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Troll's Eye View: A Book of Villainous Tales Hardcover – April 16, 2009

4.5 out of 5 stars 8 customer reviews

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In this follow-up to Datlow and Windling’s A Wolf at the Door (2000) and Swan Sister (2003), the duo again amass an anthology of fairy-tale retellings, only this time they keep focus upon the backstories of well-known villains. As always with such endeavors, it’s a mixed bag of funny, quirky, and downright creepy entries. A standout on the humorous side is Peter S. Beagle’s “Up the Down Beanstalk: A Wife Remembers,” in which Mrs. Giant tells all to a newspaper reporter about that infamous rascal Jack, who scrambled up the beanstalk and ended up killing Mr. Giant. On the sinister side, Kelly Link finishes off the book with an absolutely bone-chilling offering called “The Cinderella Game,” in which Peter babysits his new stepsister. The experience ends in blood, horror, and with the sense that there is no happily ever after left for anyone. Although some stories, like Neil Gaiman’s “Observing the Formalities,” require a good deal of familiarity with the original yarns, the collection is largely accessible and very enjoyable. Grades 5-8. --Daniel Kraus


...highly readable and thought-provoking...A solid choice, particularly where sophisticated fractured fairy tales are popular. --School Library Journal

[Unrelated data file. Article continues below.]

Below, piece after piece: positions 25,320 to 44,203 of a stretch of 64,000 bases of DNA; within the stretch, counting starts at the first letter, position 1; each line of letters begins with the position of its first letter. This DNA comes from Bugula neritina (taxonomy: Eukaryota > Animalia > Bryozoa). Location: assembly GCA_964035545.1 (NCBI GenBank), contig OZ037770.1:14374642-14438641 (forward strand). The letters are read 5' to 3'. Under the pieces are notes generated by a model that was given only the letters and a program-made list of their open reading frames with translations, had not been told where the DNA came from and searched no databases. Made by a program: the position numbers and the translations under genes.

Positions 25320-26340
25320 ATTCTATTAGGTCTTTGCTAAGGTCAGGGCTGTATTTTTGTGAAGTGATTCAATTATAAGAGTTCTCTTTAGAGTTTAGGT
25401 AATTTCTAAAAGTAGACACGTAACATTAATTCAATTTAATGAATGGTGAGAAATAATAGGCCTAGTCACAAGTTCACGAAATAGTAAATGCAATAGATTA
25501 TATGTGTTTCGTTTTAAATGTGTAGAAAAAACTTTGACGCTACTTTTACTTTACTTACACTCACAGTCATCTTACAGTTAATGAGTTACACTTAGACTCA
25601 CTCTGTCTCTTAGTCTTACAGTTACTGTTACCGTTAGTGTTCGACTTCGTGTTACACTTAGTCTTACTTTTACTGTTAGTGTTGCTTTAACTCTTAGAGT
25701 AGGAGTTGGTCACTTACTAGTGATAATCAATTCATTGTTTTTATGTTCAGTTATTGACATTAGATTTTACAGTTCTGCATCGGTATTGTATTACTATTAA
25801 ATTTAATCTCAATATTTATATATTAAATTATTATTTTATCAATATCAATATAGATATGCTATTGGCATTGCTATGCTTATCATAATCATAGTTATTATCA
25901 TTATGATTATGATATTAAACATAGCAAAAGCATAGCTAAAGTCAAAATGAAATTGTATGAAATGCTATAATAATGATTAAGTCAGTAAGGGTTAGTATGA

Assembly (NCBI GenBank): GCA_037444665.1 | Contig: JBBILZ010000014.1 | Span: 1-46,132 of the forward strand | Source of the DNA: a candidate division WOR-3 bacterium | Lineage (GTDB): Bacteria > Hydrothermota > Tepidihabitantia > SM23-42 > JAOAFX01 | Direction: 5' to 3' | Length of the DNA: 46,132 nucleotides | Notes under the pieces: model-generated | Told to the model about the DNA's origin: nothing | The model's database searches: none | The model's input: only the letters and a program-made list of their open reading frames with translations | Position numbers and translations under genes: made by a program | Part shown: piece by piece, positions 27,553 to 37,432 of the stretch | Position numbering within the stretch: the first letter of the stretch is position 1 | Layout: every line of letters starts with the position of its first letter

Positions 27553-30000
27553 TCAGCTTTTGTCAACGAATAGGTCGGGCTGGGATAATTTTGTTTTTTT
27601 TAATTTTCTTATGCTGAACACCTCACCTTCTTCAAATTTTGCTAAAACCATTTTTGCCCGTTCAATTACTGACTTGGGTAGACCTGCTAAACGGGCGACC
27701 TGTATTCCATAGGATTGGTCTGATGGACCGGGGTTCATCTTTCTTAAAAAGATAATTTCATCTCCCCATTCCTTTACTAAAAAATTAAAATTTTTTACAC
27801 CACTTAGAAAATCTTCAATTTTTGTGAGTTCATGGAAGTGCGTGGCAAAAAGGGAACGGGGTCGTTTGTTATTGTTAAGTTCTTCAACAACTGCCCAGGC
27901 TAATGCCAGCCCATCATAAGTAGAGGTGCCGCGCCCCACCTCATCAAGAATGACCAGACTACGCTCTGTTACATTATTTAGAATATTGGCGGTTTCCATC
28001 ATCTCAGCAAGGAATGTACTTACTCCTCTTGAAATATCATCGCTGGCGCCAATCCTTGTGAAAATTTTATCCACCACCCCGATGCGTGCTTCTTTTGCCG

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Product Details

  • Age Range: 9 - 12 years
  • Grade Level: 4 - 7
  • Lexile Measure: 880L (What's this?)
  • Hardcover: 200 pages
  • Publisher: Viking Books for Young Readers; 1 edition (April 16, 2009)
  • Language: English
  • ISBN-10: 0670061417
  • ISBN-13: 978-0670061419
  • Product Dimensions: 8.5 x 5.9 x 0.8 inches
  • Shipping Weight: 11.2 ounces
  • Average Customer Review: 4.5 out of 5 stars  See all reviews (8 customer reviews)
  • Amazon Best Sellers Rank: #673,177 in Books (See Top 100 in Books)

Customer Reviews

Top Customer Reviews

By Heidi Anne Heiner VINE VOICE on July 25, 2009
Format: Hardcover Verified Purchase
Troll's Eye View: A Book of Villainous Tales edited by Ellen Datlow and Terri Windling is the third in a series of short story collections of fairy tale retellings, following A Wolf at the Door and Swan Sister.

I know I always care more about the contents of a short story collection like this than an actual review since I'm certain to find the book worthwhile for at least a few stories--although more than a few make this one worthshile--so I'm kindly sharing the list with my gentle readers, too. Most of the authors are the usual suspects for a collection edited by Datlow and Windling, so fans should be thrilled and newcomers have a treat in store.

Wizard's Apprentice by Delia Sherman
An Unwelcome Guest by Garth Nix
Faery Tales by Wendy Froud
Rags and Riches by Nina Kiriki Hoffman
Up the Down Beanstalk: A W Remembers by Peter S. Beagle
The Shoes That Were Danced to Pieces by Ellen Kushner
Puss in Boots, the Sequel by Joseph Stanton
The Boy Who Cried Wolf by Holly Black
Troll by Jane Yolen
Castle Othello by Nancy Farmer
`Skin by Michael Cadnum
A Delicate Architecture by Catherynne M. Valente
Molly by Midori Snyder
Observing the Formalities by Neil Gaiman
The Cinderella Game by Kelly Link

There is a mixture of fun and trauma in the stories, ending with Link's chilling "The Cinderella Game." Don't read it at bedtime if you are subject to nightmares.
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Format: Paperback Verified Purchase